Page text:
Lockboxes. Oh, yes, we’re talking about them again. The endless controversy over this most-maligned monetization practice has players constantly clamoring for lockboxes to be banned (with some success in certain regions), but I don’t feel that banning them outright is the way to go. It’s not as if developers are simply going to shrug and accept making less money. They’ll find a way to make up the difference, by sneaking lockboxes back in through legal loopholes or adopting some new and even more predatory practice.
I think it’s more realistic — and safer — to find ways to make lockboxes less problematic. I don’t think most games handle them very well, but I don’t think the concept is beyond redemption. I think lockboxes can be fixed.
When people talk about regulating lockboxes in online games, one of most common suggestions that comes up — when people aren’t just asking for them to be banned outright — is to add transparency by publicly listing the drop rates of everything in the boxes, something already achieved in China.
Personally I think we all understand that the odds of getting the best reward from a lockbox are vanishingly small, but putting more information in the hands of the consumer is never a bad thing, and it might help to remove the perception of dishonesty that tends to swirl around lockboxes.
Make Them Earnable In-Game
Gamers tend to dislike when desirable in-game items are only available for real cash. But we tend to calm down a lot when those same items can be earned through gameplay as well as by forking over the dough.
Overwatch is a good example of a game that lets people earn a fair number of boxes just by playing the game normally. I suspect this is why Overwatch tends to avoid the wrath of the community despite being one of the more transparent examples of a game built entirely around selling lockboxes.
Another way to put lockbox items within reach of those who can’t or won’t spend real money is to make them tradeable in-game. Star Wars: The Old Republic does this with its ubiquitous lockboxes; everything found in Cartel Crates can be bought, sold, and traded between players, meaning that (at least in theory) everything can be earned without spending a dime.
Add Bad Luck Protection
The trouble with randomized lockboxes is that you could buy literally hundreds of them and still have no guarantee of getting the item you want. This is of course part of what makes them such a successful business model, but it’s also a large part of why they’re so hated.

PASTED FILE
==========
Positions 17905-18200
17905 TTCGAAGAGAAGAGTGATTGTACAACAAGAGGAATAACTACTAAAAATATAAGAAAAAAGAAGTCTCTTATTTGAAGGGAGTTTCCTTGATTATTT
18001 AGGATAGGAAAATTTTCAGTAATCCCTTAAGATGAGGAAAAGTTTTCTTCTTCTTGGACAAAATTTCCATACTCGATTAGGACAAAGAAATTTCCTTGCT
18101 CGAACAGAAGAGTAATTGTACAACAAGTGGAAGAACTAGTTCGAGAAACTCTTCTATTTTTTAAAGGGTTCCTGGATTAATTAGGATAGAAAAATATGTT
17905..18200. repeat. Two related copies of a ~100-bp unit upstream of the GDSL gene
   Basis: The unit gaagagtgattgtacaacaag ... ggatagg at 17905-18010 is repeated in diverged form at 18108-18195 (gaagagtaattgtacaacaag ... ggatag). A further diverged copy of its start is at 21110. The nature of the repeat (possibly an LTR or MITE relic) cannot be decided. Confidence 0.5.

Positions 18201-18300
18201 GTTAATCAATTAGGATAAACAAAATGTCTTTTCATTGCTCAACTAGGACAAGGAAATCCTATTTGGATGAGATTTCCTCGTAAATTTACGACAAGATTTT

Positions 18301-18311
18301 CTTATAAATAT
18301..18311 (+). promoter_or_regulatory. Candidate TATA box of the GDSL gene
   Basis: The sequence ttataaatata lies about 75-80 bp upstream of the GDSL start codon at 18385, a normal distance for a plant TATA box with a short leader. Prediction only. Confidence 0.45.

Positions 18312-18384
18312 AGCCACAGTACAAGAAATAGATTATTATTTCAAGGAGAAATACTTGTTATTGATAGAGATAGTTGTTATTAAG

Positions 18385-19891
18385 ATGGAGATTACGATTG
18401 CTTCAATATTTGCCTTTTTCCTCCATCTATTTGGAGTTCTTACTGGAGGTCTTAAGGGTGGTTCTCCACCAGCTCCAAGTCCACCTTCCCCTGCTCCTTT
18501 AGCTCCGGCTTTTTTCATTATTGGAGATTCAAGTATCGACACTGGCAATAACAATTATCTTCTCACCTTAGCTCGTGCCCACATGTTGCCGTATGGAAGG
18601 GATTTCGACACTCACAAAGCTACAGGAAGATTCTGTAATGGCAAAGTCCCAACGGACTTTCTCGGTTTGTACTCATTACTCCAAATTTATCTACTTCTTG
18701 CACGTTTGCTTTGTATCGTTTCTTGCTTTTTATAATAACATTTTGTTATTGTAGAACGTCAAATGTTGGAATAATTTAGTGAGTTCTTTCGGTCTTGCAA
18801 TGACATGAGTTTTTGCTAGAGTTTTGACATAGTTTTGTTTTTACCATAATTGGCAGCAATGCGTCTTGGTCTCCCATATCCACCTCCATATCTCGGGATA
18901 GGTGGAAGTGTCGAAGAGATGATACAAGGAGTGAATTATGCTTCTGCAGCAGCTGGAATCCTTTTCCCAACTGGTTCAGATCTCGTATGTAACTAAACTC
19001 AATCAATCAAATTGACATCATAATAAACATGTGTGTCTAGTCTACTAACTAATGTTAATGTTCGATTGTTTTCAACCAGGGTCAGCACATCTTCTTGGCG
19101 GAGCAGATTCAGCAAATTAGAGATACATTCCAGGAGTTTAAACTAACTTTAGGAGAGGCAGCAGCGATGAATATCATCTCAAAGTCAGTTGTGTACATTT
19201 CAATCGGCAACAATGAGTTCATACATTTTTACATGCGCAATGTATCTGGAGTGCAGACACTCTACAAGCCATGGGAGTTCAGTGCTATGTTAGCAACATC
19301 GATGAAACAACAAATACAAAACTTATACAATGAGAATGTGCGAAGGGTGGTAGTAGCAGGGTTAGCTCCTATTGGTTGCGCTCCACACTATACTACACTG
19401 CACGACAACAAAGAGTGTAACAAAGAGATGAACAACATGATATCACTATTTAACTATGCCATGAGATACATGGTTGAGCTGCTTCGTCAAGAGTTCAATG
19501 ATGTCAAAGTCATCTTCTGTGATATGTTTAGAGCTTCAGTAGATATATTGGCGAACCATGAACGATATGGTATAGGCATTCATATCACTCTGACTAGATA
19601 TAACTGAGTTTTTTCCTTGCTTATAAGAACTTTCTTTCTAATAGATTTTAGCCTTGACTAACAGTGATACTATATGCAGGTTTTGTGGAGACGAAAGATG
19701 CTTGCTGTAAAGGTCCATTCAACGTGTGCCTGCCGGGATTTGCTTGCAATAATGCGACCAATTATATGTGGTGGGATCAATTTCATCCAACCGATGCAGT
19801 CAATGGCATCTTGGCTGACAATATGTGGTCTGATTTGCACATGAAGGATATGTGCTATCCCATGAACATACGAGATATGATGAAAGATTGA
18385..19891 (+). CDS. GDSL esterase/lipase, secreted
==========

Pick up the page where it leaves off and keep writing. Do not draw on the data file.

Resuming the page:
This criticism can be countered somewhat by adding in some sort of failsafe against bad luck. The simplest and most common way to do this is to add some sort of currency found within lockboxes alongside an option to purchase lockbox items directly with said currency. Overwatch and Elder Scrolls Online both do this by converting duplicate items found in boxes into a currency.
Realistically you’ll still need to buy a fair few boxes to get what you want, but at least you know you’re working toward a goal. You’ll get what you want… eventually.
Making lockbox items tradeable, as mentioned above, is another way to achieve this. If you want that rare mount really badly, you don’t need to gamble. Just grind in-game currency until you can buy it from someone else.
Keep Them Cosmetic Only
I’ve spent a lot of time talking about how the concept of “pay to win” isn’t really worth worrying about, at least in most MMOs. Frankly selling character power for real cash doesn’t bother me that much. I don’t like it, but it’s not something I lose sleep over.
But I think we can pretty much all agree putting player power in lockboxes is a bad idea. Honestly I’m not a big fan of the randomization found in traditional MMO loot to begin with — I think character power should be earned through skill and dedication, not dumb luck — and adding real money to the equation really doesn’t endear me to the idea.
Gambling for cosmetics and fun stuff is one thing. Some may disagree, but I consider that fairly harmless. Gambling for things could actually give you an advantage in-game is taking exploitative psychology to another level.
Making sure that lockboxes never offer anything but cosmetics may not assuage everyone, but at least it keeps their worst potential at bay.
Make Them Social
As with many things, I think perhaps the best take on lockboxes to date came from the original incarnation of The Secret World. They obeyed many of the recommendations outlined above: All of the game’s many lockbox rewards were tradeable and cosmetic only, many boxes provided bad luck protection in the form of Lucky Coins, and most were earnable through gameplay.
But they also did one very clever thing that I can’t believe I haven’t seen elsewhere. In addition to the standard boxes that offered loot to a single player, in-game events also brought group boxes that granted loot not just to the person to open it but to a large number of players around them, as well. There were even achievements and special emotes for those who shared with enough other players.
When we talk about designing to encourage players to be more social, I’ve seen few things work better than these group loot boxes (often called party bags by players). Yes, there were people who just dumped their loot on random strangers in Agartha, but others used the bags as party favours at guild events, or organized scavenger hunts or other social gatherings.
My personal habit was to go to the starting zone, round up a bunch of newbies, and welcome them to the game with a burst of loot from the latest lockbox. Honestly some of my most positive MMO social experiences have been the result of those loot parties.
Lockboxes are often seen as something toxic or immoral, but I feel like that perception would change a lot if they were more often used as a tool to promote positive player interaction.